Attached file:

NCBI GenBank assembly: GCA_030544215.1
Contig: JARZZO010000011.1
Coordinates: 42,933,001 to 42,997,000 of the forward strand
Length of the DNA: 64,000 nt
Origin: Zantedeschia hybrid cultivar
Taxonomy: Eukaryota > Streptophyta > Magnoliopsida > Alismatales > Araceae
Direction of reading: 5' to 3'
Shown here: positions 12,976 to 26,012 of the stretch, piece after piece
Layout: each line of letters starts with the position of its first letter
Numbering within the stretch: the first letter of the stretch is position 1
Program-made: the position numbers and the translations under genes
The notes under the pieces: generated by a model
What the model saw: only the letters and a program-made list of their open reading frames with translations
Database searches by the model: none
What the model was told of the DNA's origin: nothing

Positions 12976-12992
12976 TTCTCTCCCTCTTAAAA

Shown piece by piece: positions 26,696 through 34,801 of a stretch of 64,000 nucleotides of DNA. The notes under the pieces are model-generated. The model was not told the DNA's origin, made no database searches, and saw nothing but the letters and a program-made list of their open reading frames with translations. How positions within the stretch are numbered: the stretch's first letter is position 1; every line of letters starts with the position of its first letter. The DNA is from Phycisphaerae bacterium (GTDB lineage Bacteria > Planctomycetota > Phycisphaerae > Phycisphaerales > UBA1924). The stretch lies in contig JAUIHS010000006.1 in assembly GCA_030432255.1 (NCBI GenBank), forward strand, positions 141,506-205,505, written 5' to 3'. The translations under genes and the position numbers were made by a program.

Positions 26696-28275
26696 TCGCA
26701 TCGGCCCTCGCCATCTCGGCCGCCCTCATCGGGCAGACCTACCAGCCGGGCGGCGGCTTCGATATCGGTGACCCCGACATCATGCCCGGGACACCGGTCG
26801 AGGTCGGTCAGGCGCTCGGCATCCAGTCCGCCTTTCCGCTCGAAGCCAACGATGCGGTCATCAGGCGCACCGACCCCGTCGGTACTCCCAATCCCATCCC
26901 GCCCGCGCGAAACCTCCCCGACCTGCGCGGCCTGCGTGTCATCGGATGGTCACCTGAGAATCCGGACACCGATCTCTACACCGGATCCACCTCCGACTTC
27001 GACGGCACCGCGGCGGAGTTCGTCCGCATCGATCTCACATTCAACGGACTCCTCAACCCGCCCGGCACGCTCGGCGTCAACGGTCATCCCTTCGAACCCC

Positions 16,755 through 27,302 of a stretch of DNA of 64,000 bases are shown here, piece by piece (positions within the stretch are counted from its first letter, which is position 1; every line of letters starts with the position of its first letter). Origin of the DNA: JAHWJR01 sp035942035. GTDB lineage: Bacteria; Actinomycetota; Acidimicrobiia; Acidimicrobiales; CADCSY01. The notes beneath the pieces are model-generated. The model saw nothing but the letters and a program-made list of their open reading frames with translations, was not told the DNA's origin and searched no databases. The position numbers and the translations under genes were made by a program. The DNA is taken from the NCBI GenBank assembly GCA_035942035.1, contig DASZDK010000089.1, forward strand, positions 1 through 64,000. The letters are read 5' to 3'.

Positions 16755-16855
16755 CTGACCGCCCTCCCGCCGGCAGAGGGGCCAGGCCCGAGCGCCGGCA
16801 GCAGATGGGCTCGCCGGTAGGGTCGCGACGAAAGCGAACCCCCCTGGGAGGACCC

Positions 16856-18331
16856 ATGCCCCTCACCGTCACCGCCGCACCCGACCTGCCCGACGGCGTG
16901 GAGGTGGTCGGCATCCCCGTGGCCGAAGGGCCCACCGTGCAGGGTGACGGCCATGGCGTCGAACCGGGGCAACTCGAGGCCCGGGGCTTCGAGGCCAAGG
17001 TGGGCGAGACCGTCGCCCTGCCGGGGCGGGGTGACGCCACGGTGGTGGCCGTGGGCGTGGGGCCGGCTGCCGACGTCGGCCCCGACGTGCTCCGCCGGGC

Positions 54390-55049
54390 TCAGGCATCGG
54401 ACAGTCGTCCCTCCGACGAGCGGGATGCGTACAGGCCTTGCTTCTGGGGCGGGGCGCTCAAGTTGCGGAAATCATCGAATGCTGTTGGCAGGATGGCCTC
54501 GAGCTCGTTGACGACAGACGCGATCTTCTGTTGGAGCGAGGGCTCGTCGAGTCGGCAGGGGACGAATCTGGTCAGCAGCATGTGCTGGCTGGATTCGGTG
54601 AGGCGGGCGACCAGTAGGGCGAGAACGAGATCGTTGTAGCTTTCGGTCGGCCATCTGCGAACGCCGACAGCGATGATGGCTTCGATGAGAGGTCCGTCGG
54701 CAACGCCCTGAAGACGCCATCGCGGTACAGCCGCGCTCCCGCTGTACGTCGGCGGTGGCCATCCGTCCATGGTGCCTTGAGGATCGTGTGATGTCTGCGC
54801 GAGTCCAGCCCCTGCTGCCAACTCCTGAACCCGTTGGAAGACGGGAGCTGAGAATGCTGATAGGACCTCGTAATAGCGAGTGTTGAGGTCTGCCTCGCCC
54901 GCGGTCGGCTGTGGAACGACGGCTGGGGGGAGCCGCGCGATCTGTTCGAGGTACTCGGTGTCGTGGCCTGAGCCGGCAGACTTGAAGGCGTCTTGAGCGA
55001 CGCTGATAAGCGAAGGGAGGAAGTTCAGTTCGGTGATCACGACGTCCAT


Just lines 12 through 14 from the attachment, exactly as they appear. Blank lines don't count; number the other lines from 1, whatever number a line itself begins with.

The notes under the pieces: generated by a model
What the model saw: only the letters and a program-made list of their open reading frames with translations
Database searches by the model: none